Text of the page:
Guest Post: Using Windows PowerShell to facilitate PBCore DescriptionDocument completion

This post, written by Kelsey Beauvais at the Canadian War Museum, provides a case study for the use of PBCore tools in a Windows environment.

I am by no-means an information technology professional, but I do work with tons and tons of information! I’m guessing that you do too, or else you wouldn’t be here reading this post.

We are in a digital world and while it is no longer shocking to receive large donations of digital material, it is still challenging. It sometimes feels like we are in a holding pattern, where our processes and ways of working no longer fit the material we have. Because there are no one size fits all solutions or ways forward, we try to figure out what’s possible with the information, resources and tools we have available. Luckily, one of the best ways to learn in this type of environment is to experiment and share our trials and tribulations with others.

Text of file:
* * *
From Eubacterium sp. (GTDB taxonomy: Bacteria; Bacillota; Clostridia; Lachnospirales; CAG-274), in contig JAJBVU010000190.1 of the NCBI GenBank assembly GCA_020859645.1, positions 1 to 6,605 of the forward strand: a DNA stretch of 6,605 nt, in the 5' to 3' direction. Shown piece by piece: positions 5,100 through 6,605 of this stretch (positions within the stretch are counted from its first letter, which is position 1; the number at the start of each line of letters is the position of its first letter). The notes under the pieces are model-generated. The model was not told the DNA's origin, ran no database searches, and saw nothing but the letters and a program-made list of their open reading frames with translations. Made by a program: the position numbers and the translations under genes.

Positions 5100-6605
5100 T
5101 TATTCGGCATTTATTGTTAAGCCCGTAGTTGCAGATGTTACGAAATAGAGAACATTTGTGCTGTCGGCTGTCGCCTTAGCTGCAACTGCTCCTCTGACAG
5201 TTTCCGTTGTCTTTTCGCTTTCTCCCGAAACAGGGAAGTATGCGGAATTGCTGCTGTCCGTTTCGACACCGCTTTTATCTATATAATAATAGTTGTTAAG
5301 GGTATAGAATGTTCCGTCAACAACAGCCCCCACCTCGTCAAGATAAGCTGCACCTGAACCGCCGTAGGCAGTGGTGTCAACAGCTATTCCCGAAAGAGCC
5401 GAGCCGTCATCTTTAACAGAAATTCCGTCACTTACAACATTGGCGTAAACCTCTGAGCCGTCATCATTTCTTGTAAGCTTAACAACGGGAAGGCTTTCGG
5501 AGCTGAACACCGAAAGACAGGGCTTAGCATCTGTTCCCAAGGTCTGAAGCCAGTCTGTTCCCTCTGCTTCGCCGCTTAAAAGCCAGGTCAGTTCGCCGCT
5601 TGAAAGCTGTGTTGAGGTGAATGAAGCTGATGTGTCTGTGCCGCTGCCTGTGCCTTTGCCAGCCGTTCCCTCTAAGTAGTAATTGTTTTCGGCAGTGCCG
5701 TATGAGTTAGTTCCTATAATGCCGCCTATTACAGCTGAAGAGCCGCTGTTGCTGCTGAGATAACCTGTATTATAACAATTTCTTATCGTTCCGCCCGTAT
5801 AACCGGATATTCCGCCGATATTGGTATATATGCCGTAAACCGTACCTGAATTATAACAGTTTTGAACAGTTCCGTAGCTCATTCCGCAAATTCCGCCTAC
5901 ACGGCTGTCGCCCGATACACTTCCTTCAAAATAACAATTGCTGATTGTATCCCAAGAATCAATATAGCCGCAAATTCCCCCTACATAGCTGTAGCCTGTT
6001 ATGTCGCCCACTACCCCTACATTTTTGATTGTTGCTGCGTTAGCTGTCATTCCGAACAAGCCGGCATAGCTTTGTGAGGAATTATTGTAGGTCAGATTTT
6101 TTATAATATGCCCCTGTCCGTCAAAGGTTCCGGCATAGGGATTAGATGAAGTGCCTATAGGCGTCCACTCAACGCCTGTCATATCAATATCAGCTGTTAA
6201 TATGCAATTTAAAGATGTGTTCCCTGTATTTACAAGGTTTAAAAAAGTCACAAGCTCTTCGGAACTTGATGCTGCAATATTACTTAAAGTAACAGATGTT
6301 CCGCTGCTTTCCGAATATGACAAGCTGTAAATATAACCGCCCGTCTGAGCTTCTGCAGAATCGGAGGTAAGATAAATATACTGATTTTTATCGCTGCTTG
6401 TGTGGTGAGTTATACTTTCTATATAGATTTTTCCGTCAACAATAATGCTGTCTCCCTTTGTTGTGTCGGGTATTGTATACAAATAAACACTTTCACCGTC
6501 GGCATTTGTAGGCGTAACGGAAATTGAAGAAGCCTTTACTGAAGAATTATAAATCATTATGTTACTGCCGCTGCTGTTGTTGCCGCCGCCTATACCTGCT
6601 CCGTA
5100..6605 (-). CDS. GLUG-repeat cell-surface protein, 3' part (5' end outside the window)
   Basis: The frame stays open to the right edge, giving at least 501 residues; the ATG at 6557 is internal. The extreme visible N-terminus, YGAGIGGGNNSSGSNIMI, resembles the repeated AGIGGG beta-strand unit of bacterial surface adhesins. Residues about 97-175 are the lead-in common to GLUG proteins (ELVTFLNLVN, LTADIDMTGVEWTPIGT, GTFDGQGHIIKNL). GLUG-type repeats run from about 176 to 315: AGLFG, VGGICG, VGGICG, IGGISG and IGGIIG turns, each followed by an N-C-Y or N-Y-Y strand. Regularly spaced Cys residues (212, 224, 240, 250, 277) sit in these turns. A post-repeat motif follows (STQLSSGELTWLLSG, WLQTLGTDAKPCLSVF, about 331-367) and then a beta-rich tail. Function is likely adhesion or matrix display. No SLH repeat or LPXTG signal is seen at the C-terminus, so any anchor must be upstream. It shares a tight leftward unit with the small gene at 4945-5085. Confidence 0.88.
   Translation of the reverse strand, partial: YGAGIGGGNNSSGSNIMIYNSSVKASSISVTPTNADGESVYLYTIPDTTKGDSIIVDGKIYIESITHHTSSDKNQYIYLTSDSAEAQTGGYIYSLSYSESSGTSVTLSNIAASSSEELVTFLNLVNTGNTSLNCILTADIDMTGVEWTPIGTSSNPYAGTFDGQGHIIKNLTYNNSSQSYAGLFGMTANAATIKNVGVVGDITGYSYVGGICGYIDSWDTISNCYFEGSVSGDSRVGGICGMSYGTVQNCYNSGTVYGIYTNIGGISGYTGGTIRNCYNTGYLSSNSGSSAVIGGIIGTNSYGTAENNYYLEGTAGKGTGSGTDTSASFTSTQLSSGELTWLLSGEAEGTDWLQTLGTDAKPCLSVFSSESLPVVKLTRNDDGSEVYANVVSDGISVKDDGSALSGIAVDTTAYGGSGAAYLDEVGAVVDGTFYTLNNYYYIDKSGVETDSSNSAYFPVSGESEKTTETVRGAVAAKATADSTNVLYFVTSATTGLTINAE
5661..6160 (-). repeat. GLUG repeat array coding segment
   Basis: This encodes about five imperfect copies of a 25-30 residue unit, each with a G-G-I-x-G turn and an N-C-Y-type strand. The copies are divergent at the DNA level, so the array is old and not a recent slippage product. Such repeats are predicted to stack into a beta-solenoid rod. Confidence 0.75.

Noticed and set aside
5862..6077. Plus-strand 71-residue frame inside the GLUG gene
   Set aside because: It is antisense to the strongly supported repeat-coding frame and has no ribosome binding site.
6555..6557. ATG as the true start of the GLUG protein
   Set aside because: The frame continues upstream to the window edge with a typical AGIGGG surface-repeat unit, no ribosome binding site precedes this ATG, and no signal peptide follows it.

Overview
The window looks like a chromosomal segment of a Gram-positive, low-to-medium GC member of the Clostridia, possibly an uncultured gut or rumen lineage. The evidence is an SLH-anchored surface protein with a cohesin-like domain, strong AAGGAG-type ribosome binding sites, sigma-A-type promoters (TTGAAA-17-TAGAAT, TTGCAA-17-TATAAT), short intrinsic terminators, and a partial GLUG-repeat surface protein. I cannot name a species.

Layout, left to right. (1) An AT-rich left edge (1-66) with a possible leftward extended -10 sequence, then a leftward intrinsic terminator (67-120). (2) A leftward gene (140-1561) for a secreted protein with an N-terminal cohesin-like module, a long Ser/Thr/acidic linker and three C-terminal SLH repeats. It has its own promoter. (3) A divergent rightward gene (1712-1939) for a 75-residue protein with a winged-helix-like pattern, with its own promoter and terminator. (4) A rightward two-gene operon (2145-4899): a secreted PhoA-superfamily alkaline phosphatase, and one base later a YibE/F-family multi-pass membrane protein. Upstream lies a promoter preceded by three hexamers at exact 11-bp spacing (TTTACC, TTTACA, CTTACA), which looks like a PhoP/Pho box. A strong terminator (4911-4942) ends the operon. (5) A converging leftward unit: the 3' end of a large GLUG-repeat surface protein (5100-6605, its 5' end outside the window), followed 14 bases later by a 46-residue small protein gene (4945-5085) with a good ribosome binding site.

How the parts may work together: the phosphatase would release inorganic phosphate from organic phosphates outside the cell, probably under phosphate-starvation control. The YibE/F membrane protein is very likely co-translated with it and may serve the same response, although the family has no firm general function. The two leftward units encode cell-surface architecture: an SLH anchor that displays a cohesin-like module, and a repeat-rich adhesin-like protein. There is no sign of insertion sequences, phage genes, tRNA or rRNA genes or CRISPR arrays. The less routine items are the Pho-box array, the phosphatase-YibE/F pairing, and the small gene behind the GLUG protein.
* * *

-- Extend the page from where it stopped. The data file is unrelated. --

Faced with digital records and large volumes of data, many earlier processes are also no longer sustainable. This, in turn, is driving a need for information professionals, including archivists, to further our knowledge of programming languages and new IT skills to incorporate into our day-to-day workflows.